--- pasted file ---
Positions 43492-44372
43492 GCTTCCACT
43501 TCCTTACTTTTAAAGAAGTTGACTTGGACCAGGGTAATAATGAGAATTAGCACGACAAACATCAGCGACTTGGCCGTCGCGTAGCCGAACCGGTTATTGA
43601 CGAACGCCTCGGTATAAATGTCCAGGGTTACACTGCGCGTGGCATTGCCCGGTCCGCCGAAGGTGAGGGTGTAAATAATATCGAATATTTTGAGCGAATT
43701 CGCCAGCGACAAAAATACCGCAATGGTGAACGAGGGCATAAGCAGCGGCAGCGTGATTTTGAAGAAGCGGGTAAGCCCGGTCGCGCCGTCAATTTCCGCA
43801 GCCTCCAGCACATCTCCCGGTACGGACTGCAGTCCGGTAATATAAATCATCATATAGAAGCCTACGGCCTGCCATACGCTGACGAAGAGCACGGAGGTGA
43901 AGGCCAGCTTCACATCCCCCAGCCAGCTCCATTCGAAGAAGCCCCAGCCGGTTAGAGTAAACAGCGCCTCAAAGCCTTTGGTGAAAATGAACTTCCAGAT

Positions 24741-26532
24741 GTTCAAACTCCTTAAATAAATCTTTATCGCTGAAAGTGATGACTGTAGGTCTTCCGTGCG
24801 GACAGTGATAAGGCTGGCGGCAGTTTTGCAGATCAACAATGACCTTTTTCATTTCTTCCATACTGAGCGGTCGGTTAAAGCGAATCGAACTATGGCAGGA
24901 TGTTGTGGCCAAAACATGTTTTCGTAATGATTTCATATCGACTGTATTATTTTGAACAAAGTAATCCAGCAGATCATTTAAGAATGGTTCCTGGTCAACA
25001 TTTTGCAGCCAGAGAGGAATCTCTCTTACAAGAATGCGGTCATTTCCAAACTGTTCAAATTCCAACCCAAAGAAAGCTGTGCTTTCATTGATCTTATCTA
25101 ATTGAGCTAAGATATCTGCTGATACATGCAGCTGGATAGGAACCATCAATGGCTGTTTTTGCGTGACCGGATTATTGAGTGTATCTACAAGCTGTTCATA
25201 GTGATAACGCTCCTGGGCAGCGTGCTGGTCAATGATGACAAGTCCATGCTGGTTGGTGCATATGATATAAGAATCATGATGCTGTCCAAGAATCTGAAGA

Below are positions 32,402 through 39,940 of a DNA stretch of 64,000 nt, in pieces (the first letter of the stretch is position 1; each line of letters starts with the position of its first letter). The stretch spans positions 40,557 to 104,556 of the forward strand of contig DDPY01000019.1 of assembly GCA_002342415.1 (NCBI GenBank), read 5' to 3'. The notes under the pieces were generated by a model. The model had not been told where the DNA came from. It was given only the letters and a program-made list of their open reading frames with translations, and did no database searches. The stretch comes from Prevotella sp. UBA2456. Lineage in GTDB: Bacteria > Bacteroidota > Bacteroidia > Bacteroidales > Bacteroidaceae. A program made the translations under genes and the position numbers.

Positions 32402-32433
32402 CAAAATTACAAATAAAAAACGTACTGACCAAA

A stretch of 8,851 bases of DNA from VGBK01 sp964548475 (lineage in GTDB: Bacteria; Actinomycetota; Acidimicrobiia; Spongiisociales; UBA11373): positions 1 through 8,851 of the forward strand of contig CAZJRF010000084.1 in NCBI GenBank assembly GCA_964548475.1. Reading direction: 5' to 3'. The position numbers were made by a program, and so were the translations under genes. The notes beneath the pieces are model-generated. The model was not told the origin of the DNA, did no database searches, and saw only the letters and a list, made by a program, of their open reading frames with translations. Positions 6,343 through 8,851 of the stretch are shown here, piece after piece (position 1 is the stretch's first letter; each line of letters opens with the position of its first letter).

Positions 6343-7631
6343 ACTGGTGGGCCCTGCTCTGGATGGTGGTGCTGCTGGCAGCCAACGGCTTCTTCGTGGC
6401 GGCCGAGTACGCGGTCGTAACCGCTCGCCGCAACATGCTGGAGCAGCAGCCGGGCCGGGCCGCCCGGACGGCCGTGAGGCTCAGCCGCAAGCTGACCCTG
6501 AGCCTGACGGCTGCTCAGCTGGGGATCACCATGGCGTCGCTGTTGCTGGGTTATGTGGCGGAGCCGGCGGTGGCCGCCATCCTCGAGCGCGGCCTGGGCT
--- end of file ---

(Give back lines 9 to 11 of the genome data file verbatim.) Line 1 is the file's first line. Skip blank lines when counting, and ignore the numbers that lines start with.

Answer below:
24741 GTTCAAACTCCTTAAATAAATCTTTATCGCTGAAAGTGATGACTGTAGGTCTTCCGTGCG
24801 GACAGTGATAAGGCTGGCGGCAGTTTTGCAGATCAACAATGACCTTTTTCATTTCTTCCATACTGAGCGGTCGGTTAAAGCGAATCGAACTATGGCAGGA
24901 TGTTGTGGCCAAAACATGTTTTCGTAATGATTTCATATCGACTGTATTATTTTGAACAAAGTAATCCAGCAGATCATTTAAGAATGGTTCCTGGTCAACA